I couldn't get past the fact that Stewart is supposed to be more beautiful than Theron (what-what-WHAT?). It's all downhill from there. Pretty much uninspired fantasy roteness from beginning to end. It's amazing how much money they can spend on a film and leave no impression 30 minutes after one leaves the theater.
I recommend the Netflix wait. In the cineplex, I was thinking "what-what-WHAT?" throughout much of the movie.
FilmDr, thanks for confirming everything I thought when I saw the trailer. Kristen Stewart feels like a miscast.
- Maurice Mitchell
The Geek Twins | Film Sketchr
@thegeektwins | @mauricem1972
Richard Bellamy said…
Definitely, the preview surpasses the movie as a dramatic composition.

Theron was good but jarring at times as she strained the wrath bit. Love her intonation of "Mirror, mirror ..."

Stewart. I thought she was right fetchiing in her armor or sprawled in the snow. But maybe that's because I'm getting old. You got to love how she scowls under her forehead or you gotta leave her.

Loved the fairy tale prologue, but then, if this is a fairy tale, how come Snow says the Our Father? That didn't seen to fit.

Liked the Dark Forest.
Richard Bellamy said…
Oh, and, assuming you still teach, are you on summer break yet? I am as of now. Have a great summer vacation. Teachers unite!

Apropos of your filmmaking teaching, I had a very smart and motivated 8th grade section that was obsessed with The Hunger Games books. So, we took time out of our film history unit and adapted and shot our own Hunger Games movie covering the whole games sequence.
Thanks, Hokahey,

Yes, I'm on break too. I didn't teach a video production class this spring, but I did try out a movie evaluation essay assignment, and largely it went well. I especially enjoyed getting student reactions to Pauline Kael's review of Bonnie and Clyde. Some said that her analysis of that film was of the best they read in the class (they begged to differ, however, with her low opinion of Return of the Jedi).

Your students shot the violent scenes of The Hunger Games?

Last night, we rewatched Alien on DVD. Such crude special effects! But the straightforward storyline appeals to me much more than the murky plot shifts of Prometheus.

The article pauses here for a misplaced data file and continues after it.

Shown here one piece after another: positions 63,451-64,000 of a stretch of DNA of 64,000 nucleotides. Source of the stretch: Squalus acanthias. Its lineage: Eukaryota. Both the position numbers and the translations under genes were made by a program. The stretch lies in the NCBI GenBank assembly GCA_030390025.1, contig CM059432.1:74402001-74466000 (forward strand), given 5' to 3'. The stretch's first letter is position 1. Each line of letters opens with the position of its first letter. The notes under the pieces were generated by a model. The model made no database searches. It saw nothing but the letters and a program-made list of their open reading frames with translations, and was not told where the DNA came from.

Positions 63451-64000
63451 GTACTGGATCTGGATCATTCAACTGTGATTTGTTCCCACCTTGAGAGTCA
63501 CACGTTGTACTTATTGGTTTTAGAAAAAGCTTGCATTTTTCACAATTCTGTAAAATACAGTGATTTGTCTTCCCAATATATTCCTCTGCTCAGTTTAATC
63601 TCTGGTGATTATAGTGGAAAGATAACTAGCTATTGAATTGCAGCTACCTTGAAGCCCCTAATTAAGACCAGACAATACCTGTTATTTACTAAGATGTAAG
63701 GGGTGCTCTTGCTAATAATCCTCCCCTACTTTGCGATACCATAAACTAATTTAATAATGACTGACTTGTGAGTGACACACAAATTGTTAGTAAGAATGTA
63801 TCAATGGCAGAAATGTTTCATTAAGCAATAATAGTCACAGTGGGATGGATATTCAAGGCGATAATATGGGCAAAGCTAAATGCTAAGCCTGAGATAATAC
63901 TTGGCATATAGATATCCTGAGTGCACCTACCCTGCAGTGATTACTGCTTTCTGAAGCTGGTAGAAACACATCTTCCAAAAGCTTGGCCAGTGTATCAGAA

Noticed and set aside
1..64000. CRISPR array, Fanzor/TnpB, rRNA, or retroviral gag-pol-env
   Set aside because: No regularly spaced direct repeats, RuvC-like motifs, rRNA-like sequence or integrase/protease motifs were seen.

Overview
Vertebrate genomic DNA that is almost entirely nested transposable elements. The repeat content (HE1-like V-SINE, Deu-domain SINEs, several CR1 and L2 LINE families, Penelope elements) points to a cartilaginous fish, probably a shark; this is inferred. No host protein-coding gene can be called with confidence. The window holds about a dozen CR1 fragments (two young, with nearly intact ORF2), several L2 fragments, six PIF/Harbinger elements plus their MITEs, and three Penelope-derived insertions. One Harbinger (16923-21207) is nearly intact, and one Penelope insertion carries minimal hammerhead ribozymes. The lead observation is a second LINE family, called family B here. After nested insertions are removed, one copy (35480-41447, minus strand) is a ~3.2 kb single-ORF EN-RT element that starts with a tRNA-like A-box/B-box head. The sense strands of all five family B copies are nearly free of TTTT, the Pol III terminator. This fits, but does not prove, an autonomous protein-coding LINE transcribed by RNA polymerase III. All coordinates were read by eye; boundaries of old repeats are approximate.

Richard Bellamy said…
Yes, Alien is vastly superior. It takes time to build tension; Prometheus is in too big of a hurry to get to the horror.

I worried about doing the violence in The Hunger Games but I was ready to argue that we were just adapting what is accepted as classic YA literature. We were discreet. The only blood was on Rue's shirt. The most violent part ended up being Thresh hitting Clove with the rock. I created a very convincing splatter sound effect by smashing a rock on a towel soaked with water.
That sounds great, Hokahey. You should share your sound effects techniques (and any others?) on a blog post.

Academically, I'm wondering how we can formalize the many internet possibilities (as seen in the film blogging world) as part of class instruction. I'm still just beginning to think that way.
Jason Bellamy said…
For reasons I can't quite explain, I wanted to see this one and got to it today.

Its biggest fault, indeed, is a horrendous screenplay that, yeah, feels written by committee. It's a collection of scenes, each of which function OK in their moment, but none of which really stitch together to build a theme or develop characters.

Case in point: At the end of the movie, Snow gives the ubiquitous "who's with me?" speech to the troops. Of course, everyone is in, and her huntsman not-quite-boyfriend drops to his knee with a smirk on his face that says, "Look how she's matured into a leader ..." Except, well, she's basically a leader the whole time. There's nothing cute about her speech because she spends the entire movie wanting to deliver it and pleading for help to have the chance.

That's one example, of course. There are many, many others -- some in terms of character development (or lack thereof) and some in terms of tone. Often one scene plays quasi-"realistically," and the next will play like a campy cartoon. Neither approach is wrong, but the back and forth creates whiplash at best and snickers at worst.

I was surprised at how much I didn't mind K-Stew in the role, but I was irked that her younger self had rather distracting freckles that didn't seem right, and I struggled to imagine the scenario(s) in which the life-imprisoned Snow was fitted for body-hugging gowns to wear as she got older. ("Sure, this dress is going to get sooty and mangled in about 24 hours, but we like our prisoners dressed like proper ladies.")
I found it funny to see Stewart in put-upon Cinderella mode. The movie brings to mind Tom Shone's quote from Tad Friend: "Hollywood's peculiar secret is that it's just as tough to cook up a memorable commercial movie as a critically lauded indie film — indeed because there are so many chefs over-egging the pudding, it's tougher." I was surprised by how sloppily written Prometheus turned out to be in its third act. One would think with all of Scott's superlative attention to visual detail, he would be more careful about the writing. Another odd point: Charlize Theron is more compelling in Snow White than in Prometheus.